How Access Tokens Work

How Access Tokens Work

In this section

  • Access Tokens Interfaces
  • Access Tokens Physical Structure
  • Access Tokens Processes and Interactions
  • Related Information

When a user is authenticated, the Local Security Authority (LSA) creates an access token — in this case, a primary access token — for that user. An access token contains a security identifier (SID) for the user, all of the SIDs for the groups to which the user belongs, and the user’s privileges. If you add a user to a group after the user’s access token has been issued, or modify privileges assigned to the user account, the user must log off and then log on again before the access token will be updated.

Whenever a thread or process interacts with a securable object or tries to perform a system task that requires privileges, the operating system checks the effective access token to determine its level of authorization. If a thread is impersonating, the effective token is usually taken to be the token on the thread. If a thread interacting with the securable object is not impersonating, then the token on the process is examined for the access decision.

Thus, there are two kinds of access tokens, primary and impersonation. Every process has a primary token that describes the security context of the user account associated with the process. A primary access token is typically assigned to a process to represent the default security information for that process. Impersonation access tokens, on the other hand, are usually used for client/server scenarios. Impersonation tokens enable a thread to execute in a security context that differs from the security context of the process that owns the thread.

Access Tokens Interfaces

The tables below list APIs used to create, modify, or query access tokens.

Token Creation APIs

API Name Description


Creates a new access token that is a restricted version of an existing access token.


Creates a new impersonation token that duplicates one already in existence.


Creates a new access token that duplicates an existing token. This function can create either a primary token or an impersonation token.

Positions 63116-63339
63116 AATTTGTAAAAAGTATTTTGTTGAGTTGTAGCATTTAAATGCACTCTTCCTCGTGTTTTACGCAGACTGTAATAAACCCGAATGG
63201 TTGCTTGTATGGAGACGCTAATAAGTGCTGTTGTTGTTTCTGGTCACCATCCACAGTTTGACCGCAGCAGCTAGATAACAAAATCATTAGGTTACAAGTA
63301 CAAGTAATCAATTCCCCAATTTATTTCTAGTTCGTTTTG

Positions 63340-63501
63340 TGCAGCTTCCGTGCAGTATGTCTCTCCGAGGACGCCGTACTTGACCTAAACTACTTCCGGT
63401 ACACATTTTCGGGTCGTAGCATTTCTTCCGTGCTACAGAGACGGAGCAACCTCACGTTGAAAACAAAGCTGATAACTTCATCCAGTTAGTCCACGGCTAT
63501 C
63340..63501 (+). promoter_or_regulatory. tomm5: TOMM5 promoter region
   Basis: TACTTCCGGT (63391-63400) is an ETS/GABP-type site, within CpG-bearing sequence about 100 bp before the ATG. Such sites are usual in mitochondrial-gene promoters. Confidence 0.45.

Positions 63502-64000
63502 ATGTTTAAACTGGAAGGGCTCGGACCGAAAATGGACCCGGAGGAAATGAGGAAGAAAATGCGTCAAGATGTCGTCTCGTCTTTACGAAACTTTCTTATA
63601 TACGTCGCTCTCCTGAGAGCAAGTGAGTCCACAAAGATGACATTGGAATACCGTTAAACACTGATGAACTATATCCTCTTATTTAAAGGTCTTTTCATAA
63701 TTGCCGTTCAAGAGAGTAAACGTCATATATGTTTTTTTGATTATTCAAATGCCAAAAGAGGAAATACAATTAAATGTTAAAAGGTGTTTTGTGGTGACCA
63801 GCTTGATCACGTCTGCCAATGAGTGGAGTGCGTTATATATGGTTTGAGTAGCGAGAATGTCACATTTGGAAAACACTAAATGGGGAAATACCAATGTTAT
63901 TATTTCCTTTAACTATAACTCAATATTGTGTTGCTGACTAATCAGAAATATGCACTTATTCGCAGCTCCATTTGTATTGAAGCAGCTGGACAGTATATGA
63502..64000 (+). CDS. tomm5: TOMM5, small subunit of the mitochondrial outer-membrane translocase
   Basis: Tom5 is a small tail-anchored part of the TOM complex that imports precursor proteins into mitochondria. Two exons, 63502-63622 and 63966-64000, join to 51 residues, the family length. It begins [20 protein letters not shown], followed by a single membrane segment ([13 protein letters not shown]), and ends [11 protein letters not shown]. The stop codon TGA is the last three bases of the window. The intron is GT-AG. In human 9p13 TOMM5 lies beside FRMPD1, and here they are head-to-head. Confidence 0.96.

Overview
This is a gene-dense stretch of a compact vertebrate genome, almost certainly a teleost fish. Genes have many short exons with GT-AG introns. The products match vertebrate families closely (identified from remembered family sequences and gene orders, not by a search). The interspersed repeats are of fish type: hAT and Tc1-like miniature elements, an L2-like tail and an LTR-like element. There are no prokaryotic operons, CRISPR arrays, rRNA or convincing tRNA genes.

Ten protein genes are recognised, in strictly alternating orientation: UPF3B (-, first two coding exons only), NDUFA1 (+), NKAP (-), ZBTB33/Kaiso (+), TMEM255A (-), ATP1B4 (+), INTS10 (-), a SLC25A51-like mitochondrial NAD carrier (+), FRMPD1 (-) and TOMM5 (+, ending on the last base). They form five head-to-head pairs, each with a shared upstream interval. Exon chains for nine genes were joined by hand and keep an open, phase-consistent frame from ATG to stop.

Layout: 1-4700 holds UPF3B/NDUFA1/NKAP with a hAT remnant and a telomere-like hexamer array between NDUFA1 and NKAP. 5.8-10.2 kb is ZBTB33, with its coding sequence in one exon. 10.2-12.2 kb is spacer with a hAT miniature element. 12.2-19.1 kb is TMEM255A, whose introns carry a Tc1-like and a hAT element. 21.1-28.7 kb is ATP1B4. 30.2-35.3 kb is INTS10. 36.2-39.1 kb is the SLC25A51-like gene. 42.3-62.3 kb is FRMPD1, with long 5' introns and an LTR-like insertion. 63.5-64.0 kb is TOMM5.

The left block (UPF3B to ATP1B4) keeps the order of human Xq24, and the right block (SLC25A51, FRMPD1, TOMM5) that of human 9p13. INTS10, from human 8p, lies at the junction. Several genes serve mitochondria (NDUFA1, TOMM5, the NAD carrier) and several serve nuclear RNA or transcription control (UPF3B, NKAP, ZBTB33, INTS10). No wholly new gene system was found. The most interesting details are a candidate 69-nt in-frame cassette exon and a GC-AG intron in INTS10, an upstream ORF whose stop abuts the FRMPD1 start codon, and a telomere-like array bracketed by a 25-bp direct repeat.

Opens the access token associated with a process.


Opens the access token associated with a thread. Tokens with the anonymous impersonation level cannot be opened.

Token Modification APIs

API Name Description


Enables or disables groups already present in the specified access token. Access to TOKEN_ADJUST_GROUPS is required to enable or disable groups in an access token. You cannot enable a group that has the SE_GROUP_USE_FOR_DENY_ONLY attribute.


Enables or disables existing privileges in the specified access token. Enabling or disabling privileges in an access token requires TOKEN_ADJUST_PRIVILEGES access.


Enables the specified thread to impersonate the system’s anonymous logon token. To ensure that a token matches the operating system’s concept of anonymous access, this function should be called before attempting network access to generate an anonymous token on the remote server. Anonymous tokens do not include the Everyone Group SID unless the system default has been overridden.


Obtains an access token that impersonates the security context of the calling process. The token is assigned to the calling thread. For this function to succeed, the DACL protecting the process token must grant the TOKEN_DUPLICATE right to itself.


Terminates the impersonation of a client application.


Assigns an impersonation token to a thread. The function can also cause a thread to stop using an impersonation token.


Sets various types of information for a specified access token. The information that this function sets replaces existing information. The calling process must have appropriate access rights to set the information. Token-type information can be set only when an access token is created.

Token Query APIs

API Name Description


Determines whether a specified SID is enabled in an access token.


Retrieves a specified type of information about an access token. The calling process must have appropriate access rights to obtain the information.


Indicates whether a token contains a list of restricted SIDs.


Determines whether a specified set of privileges is enabled in an access token. The PrivilegeCheck function is typically called by a server application to check the privileges of a client’s access token.

For more information about token APIs, search for Authorization Structures in the Authorization reference in the Microsoft SDK documentation on MSDN.

Access Tokens Physical Structure

Access Token

Token de acesso

An access token contains a complete description of the security context for a process or thread, including the information in the following table.

Access Token Components

Component Description


The SID for the user’s account. If the user logs on to an account on the local computer, the user’s SID is taken from the account database maintained by the local Security Accounts Manager (SAM). If the user logs on to a domain account, the SID is taken from the Object-SID property of the User object in Active Directory.


A list of SIDs for security groups that include the user. The list also includes SIDs from the SID-History property of the User object representing the user’s account in Active Directory.